Collar Die Clash and a late stage die state with metal flow evident.
Plating sometimes doesn’t adhere properly to the zinc planchet and this can form blisters and cause the plating to split along the devices. It is not doubling or doubled of any kind but just a split in the plating.
Plating disturbance doubling is similar to plate bubbling and split plating but looks more like doubling than the other. Very similar cause and effect as the aforementioned plating blisters and split plating.

The above nickel a commonly found example and doesn’t have much premium for most mint error collectors.

PMD (Post Mint Damage)

Another reason for issues found on coins is damage from a counter wheel and usually this damage creates parallel lines or parallel lines in a crescent shape on the coin. All of these are post mint damage PMD.

Another coin commonly found is a dryer coin and these coins were tumbled in the dryer process and will have smashed features that make them look thicker or wider than usual.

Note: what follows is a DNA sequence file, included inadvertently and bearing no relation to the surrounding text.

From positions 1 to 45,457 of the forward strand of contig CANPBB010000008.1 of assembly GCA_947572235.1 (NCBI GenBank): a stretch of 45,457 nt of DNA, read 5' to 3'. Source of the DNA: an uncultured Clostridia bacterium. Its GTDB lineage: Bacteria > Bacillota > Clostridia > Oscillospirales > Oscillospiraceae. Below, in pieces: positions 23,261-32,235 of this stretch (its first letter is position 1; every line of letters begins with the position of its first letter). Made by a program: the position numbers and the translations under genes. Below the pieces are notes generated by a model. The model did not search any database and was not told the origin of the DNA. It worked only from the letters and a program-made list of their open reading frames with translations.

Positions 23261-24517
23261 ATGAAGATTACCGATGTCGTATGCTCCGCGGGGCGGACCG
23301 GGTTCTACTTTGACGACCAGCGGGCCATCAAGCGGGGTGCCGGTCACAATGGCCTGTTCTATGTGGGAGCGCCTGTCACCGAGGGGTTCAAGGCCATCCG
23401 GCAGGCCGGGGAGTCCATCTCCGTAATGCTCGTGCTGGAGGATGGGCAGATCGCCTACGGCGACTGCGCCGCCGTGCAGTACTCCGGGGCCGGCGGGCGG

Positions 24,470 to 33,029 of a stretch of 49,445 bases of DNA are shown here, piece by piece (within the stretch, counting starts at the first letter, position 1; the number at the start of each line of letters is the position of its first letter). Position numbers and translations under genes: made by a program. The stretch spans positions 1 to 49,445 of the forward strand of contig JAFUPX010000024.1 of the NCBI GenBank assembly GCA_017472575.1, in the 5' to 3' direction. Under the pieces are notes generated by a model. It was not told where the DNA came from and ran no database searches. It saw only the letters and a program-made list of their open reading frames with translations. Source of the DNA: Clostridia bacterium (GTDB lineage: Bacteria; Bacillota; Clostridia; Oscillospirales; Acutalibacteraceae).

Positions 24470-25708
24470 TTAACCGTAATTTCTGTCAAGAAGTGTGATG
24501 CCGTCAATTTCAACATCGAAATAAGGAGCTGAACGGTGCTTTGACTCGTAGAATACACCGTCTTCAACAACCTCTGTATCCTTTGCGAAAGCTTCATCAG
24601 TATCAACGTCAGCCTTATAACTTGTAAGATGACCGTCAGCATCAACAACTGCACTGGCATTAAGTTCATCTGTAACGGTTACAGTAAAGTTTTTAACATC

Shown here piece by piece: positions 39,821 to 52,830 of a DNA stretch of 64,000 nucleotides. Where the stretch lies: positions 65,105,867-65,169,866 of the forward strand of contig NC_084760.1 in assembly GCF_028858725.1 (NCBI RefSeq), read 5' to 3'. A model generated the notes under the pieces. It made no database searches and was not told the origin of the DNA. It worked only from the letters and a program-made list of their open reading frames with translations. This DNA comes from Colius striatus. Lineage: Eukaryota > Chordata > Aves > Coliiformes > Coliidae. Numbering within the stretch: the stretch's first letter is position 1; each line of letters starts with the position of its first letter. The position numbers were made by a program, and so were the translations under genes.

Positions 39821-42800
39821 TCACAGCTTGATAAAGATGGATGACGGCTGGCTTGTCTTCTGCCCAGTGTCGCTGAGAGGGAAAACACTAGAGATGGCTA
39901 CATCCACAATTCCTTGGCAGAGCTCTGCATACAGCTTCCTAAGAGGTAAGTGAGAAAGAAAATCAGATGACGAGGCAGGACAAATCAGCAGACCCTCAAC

Counter wheel damage is when a coin gets jammed in a counting machine and is scarred with a circular mark or gouge.

It is damage and not a mint error. No extra value added.

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Broad Strike

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When a planchet it struck out of collar, the above example is centers and the planchet metal spread out in all directions; not all broad strikes are centered.


Broadstrike errors are worth anywhere from $25 for a cent and $145 for a Susan B Anthony Dollar and many will have partial brockage strikes as well. It would have to be an old type silver or gold coin to be worth north of $1,000 and there’s a few examples that have exceeded $2,500. However, modern examples rarely trade for over $100.

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Image courtesy of Heritage Auctions

Missing Plating Layer

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Partially plating issues could be caused by a failure of the copper plating from adhering and then falling off or some other manufacturing error. Unplated planchets somehow missed the plating process, but this effect can also be achieved with certain science experiments; so a closer examination or taking it to an expert is in order.